Identification and functional analysis of healing regulators in Drosophila

PLoS Genet. 2015 Feb 3;11(2):e1004965. doi: 10.1371/journal.pgen.1004965. eCollection 2015.


Wound healing is an essential homeostatic mechanism that maintains the epithelial barrier integrity after tissue damage. Although we know the overall steps in wound healing, many of the underlying molecular mechanisms remain unclear. Genetically amenable systems, such as wound healing in Drosophila imaginal discs, do not model all aspects of the repair process. However, they do allow the less understood aspects of the healing response to be explored, e.g., which signal(s) are responsible for initiating tissue remodeling? How is sealing of the epithelia achieved? Or, what inhibitory cues cancel the healing machinery upon completion? Answering these and other questions first requires the identification and functional analysis of wound specific genes. A variety of different microarray analyses of murine and humans have identified characteristic profiles of gene expression at the wound site, however, very few functional studies in healing regulation have been carried out. We developed an experimentally controlled method that is healing-permissive and that allows live imaging and biochemical analysis of cultured imaginal discs. We performed comparative genome-wide profiling between Drosophila imaginal cells actively involved in healing versus their non-engaged siblings. Sets of potential wound-specific genes were subsequently identified. Importantly, besides identifying and categorizing new genes, we functionally tested many of their gene products by genetic interference and overexpression in healing assays. This non-saturated analysis defines a relevant set of genes whose changes in expression level are functionally significant for proper tissue repair. Amongst these we identified the TCP1 chaperonin complex as a key regulator of the actin cytoskeleton essential for the wound healing response. There is promise that our newly identified wound-healing genes will guide future work in the more complex mammalian wound healing response.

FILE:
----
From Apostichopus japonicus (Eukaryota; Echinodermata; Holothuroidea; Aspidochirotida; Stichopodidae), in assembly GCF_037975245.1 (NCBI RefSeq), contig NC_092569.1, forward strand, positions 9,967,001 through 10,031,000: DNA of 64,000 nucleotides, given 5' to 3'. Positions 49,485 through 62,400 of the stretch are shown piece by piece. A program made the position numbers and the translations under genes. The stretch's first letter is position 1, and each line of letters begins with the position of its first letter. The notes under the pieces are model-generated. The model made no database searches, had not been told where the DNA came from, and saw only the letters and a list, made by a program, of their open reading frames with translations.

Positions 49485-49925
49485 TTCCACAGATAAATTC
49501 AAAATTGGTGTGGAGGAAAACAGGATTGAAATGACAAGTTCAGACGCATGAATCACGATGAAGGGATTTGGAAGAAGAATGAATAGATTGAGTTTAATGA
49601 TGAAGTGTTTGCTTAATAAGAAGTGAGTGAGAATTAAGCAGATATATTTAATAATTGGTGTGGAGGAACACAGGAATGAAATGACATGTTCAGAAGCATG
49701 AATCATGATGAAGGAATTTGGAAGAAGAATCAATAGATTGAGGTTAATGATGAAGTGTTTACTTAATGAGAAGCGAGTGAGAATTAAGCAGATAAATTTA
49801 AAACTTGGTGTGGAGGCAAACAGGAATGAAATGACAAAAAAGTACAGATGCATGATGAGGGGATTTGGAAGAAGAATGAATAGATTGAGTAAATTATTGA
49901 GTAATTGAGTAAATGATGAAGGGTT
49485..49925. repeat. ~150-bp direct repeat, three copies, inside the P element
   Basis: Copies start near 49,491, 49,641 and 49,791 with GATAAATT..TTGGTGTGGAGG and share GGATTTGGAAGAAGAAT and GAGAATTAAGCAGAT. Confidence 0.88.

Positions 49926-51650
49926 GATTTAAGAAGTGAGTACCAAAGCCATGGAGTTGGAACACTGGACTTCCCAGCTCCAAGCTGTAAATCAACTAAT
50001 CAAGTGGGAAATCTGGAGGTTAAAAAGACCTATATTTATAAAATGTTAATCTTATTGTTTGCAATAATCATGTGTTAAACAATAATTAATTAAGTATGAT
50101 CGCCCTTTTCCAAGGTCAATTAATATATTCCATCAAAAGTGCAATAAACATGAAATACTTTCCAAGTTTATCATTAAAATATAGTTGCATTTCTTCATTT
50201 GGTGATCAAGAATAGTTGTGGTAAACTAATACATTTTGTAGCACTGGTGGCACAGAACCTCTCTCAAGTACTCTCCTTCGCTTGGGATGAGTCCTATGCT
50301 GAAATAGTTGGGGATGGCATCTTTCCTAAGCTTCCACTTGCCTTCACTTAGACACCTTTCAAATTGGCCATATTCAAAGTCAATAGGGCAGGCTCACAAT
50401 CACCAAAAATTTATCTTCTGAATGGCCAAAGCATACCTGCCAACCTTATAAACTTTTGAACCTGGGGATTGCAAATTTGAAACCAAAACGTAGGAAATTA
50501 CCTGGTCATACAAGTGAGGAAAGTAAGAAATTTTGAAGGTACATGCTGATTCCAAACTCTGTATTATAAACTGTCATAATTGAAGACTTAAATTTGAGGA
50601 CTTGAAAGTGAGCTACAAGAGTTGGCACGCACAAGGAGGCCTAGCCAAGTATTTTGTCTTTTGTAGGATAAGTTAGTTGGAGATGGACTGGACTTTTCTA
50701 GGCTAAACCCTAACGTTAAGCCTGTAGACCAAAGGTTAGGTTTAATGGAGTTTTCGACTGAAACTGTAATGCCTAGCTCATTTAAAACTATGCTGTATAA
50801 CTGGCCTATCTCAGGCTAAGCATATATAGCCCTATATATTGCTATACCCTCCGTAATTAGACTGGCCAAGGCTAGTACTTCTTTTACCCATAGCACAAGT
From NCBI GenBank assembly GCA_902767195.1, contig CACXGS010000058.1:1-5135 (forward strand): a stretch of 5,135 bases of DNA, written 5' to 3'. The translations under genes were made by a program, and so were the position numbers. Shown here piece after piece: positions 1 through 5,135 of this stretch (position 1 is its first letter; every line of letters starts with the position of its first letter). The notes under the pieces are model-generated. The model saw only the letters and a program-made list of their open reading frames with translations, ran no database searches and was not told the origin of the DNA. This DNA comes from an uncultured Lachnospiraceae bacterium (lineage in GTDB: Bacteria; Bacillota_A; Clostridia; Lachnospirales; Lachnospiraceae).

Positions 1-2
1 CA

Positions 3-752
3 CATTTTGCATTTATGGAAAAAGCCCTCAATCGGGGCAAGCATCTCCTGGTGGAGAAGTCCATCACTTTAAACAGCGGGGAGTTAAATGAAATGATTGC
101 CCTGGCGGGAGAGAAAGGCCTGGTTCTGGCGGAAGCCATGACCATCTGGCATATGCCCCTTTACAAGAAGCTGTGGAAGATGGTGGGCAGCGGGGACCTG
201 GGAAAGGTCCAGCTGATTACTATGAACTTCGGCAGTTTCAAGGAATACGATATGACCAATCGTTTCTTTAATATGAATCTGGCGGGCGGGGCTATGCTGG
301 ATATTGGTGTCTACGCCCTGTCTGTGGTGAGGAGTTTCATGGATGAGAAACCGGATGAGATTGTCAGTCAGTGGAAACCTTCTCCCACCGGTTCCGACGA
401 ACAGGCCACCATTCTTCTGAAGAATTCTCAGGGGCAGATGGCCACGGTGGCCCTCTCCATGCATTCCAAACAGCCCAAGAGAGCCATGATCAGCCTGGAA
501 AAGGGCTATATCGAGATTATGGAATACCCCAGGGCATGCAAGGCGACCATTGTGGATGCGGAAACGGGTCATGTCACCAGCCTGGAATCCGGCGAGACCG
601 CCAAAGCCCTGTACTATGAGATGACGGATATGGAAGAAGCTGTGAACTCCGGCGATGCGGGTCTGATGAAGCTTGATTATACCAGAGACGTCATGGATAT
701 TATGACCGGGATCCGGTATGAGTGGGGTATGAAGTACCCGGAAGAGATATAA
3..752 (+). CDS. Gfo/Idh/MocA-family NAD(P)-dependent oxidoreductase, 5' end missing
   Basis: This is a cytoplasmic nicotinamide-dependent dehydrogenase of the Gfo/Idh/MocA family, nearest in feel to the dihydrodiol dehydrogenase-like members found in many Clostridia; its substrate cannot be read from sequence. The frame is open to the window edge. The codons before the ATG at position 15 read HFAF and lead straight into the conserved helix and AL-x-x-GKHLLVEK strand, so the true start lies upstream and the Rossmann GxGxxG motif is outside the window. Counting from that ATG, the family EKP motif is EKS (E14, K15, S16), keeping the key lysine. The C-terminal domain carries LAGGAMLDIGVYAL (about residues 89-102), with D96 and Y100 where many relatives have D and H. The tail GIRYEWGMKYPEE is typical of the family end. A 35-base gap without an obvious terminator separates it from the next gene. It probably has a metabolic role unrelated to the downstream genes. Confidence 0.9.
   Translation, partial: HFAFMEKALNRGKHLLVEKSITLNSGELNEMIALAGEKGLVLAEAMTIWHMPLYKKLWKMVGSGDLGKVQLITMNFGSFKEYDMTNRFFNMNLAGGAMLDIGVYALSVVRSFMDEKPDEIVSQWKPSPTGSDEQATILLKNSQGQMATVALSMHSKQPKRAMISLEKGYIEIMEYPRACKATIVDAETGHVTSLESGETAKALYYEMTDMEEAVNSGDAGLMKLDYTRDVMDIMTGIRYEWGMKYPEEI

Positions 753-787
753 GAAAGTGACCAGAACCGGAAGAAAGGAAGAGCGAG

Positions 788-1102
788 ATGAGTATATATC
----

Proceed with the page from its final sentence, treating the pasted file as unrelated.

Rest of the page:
Publication types

  • Research Support, Non-U.S. Gov't

MeSH terms

  • Actins / genetics*
  • Actins / metabolism
  • Animals
  • Cytoskeleton / genetics*
  • Cytoskeleton / pathology
  • Drosophila melanogaster
  • Epithelium / growth & development
  • Epithelium / metabolism
  • Gene Expression Regulation
  • Genome, Insect
  • Humans
  • Imaginal Discs / growth & development
  • Imaginal Discs / metabolism*
  • Imaginal Discs / pathology
  • JNK Mitogen-Activated Protein Kinases / genetics
  • MAP Kinase Signaling System / genetics
  • Regeneration / genetics
  • Signal Transduction
  • Thorax / growth & development
  • Thorax / metabolism
  • Thorax / pathology
  • Wound Healing / genetics*


  • Actins
  • JNK Mitogen-Activated Protein Kinases

Grant support

CAF and FP were supported by the EU FP6 STREP project WOUND and ST held a Spanish FPU PhD studentship. Research in the EMB laboratory is funded by grants of the EU (FP6 STREP project WOUND), the Spanish Ministry of Economy and Competitivity (DGI and CONSOLIDER grants) and the Generalitat de Catalunya (SGR). The funders had no role in study design, data collection and analysis, decision to publish, or preparation of the manuscript.